Bill Hader is getting a third season of the Emmy-winning dark comedy series “Barry” to deal with the complicated nature of the title character who is a former contract killer trying to turn around his life by going into acting. Both are killer professions.

The eight-episode season – launching at 10 p.m. April 24 on HBO – has Barry discovering a career change can be complicated.  He has eliminated many of the external factors that pushed him towards violence but soon learns those weren’t the only forces at play.

Hader – who co-created the series – finds it difficult to talk about how Barry will deal with those forces in fear he will give away too much in terms of the upcoming episodes. He can safely say there remains plenty to explore with the character.

“His one kind of boneheaded way of trying to get in touch with himself ends up really hurting a lot of people. I don’t think he knew the extent that he’s hurt people, and I think that’s what he’s kind of learning,” Hader says.

Co-creator Alec Berg adds that all of the wreckage in the first two seasons is a consequence of Barry wanting a better life. He admits that it is arguable that everything Barry has done to get to that perfect life has created chaos. The struggle and aftermath is at the heart of the show

Berg adds, “He’s not going to stop trying. So when one door closes and, clearly, he’s run into granite and can’t go any further in that direction he’s going to keep trying something. That’s what we as writers have to keep sort of discovering is now what?”

The ups and downs Barry faced in the first two seasons worked so well that the series received a total of 30 Emmynominations, winning six including: Outstanding Lead Actor in a Comedy Series (Bill Hader); Outstanding Supporting Actor in a Comedy Series (Henry Winkler); Outstanding Sound Editing For a Comedy or Drama Series (Half-Hour) and Animation; and Outstanding Sound Mixing for a Comedy or Drama Series (Half-Hour) and Animation.

The supporting cast that will look to keep that success going includes Stephen Root, Sarah Goldberg, Anthony Carrigan, Henry Winkler and Sarah Burns. They are vital because of the way Hader created the series.

Hader has found that “Barry” is at its strongest when the stories focus on all the characters and the emotions they are facing with each new situation. That became evident when writing and editing the first episodes.

“Every time you try to do something, if it’s led by a joke or led by a crazy idea, it doesn’t work as well.  So it always works when the story is working and the people are working,” Hader says.

“Biggest Little Farm,” Nat Geo, April 22

John and Molly Chester abandoned their urban life in Los Angeles to move to a barren farm in hopes of growing delicious food in harmony with nature in Ventura County. Their efforts were the subject of the 2018 documentary “The Biggest Little Farm.”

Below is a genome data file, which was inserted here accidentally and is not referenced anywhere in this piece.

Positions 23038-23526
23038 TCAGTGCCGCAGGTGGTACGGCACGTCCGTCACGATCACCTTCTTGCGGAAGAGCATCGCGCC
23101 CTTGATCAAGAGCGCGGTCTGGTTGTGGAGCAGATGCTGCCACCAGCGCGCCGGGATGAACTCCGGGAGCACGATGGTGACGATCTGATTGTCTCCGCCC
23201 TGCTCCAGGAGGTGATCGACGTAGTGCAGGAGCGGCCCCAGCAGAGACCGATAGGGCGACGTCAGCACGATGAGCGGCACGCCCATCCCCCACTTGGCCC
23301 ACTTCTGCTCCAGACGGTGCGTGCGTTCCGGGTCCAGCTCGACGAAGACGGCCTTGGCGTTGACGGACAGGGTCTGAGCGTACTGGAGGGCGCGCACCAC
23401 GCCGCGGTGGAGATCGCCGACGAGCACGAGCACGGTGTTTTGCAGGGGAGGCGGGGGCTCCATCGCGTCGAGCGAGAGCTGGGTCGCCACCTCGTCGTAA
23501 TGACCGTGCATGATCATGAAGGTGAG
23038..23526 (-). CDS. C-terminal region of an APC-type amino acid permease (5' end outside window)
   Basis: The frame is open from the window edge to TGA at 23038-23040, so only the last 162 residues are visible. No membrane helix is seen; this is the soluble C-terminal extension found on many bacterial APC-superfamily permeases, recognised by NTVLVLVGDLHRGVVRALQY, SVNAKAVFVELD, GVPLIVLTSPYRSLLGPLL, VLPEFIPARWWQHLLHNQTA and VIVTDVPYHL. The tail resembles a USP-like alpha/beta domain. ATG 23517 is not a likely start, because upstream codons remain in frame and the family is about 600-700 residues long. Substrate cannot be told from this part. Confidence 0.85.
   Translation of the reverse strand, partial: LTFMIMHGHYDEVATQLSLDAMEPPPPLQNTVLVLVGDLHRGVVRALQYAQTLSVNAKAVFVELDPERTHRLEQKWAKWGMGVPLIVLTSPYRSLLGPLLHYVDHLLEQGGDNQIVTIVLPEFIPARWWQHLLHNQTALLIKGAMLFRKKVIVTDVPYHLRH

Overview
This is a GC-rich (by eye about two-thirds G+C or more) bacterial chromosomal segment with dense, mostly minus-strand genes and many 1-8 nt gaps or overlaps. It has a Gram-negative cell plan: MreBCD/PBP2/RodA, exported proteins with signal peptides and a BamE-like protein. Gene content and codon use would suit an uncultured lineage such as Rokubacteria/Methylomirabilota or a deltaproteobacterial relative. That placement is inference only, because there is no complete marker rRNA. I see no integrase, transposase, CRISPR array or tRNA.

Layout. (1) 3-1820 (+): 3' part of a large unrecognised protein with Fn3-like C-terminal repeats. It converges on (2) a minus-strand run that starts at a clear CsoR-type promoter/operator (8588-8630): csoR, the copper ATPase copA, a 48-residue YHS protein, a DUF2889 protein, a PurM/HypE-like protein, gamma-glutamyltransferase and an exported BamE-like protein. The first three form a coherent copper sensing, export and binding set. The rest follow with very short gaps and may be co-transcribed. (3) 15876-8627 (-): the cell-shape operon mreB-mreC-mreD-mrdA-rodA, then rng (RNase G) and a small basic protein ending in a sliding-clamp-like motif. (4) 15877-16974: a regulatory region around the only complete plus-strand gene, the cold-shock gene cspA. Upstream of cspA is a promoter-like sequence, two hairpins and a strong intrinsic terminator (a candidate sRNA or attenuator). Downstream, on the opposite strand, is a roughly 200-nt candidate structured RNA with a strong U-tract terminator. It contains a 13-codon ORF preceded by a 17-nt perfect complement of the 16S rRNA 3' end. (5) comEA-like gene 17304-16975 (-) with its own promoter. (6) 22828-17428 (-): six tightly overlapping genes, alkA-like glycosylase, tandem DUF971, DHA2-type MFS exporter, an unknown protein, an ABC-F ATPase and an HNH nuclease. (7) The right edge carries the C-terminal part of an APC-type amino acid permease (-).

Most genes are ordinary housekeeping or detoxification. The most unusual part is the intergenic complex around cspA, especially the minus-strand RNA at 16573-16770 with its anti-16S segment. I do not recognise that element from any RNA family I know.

In time for Earth Day, the streaming service of Disney+ is providing an update with “The Biggest Little Farm: The Return.” The new special follows the journey by the farmers as they transform the land into Apricot Lane Farms. It is a complex world that reflects the planet’s biodiversity.

The farm in Ventura County gave the couple everything they needed to make their agricultural experiment work. Even the droughts have not been as big a problem for them as others.

John Chester says, “Southern California was important because it’s a year-round growing season and proximity to consumers is really important for a farm like ours.

“For us, our farming system, the whole point of it is really a regenerative system, so we’re working with soil in a way that actually captures water that allows it to seep back into these aquifers that so many farms have been dependent upon but not understood the relationship between how soil is a capturing system while also capturing carbon from the atmosphere.  It also helps to sequester the water for future generations.”

Their approach has made their farming system more resilient to droughts because it holds large amounts of water just in the top six inches of the soil. That has kept them going through the driest of times.

Just like the rest of the planet, the Chesters faced years dealing with the pandemic. What they realizes was the human biome is regulated in the same way that the biosphere of the planet is through an immune system powered by species diversity, biodiversity and microbial diversity.

They dealt with every aspect of their farm during the pandemic in ways similar to what was going on in the world.

Molly Chester says, “When we’re dealing with disease, the first things that we’re looking at are do they have enough space.  Are they in community?  Do they have proper sunlight and clean water and the food that they should be eating.”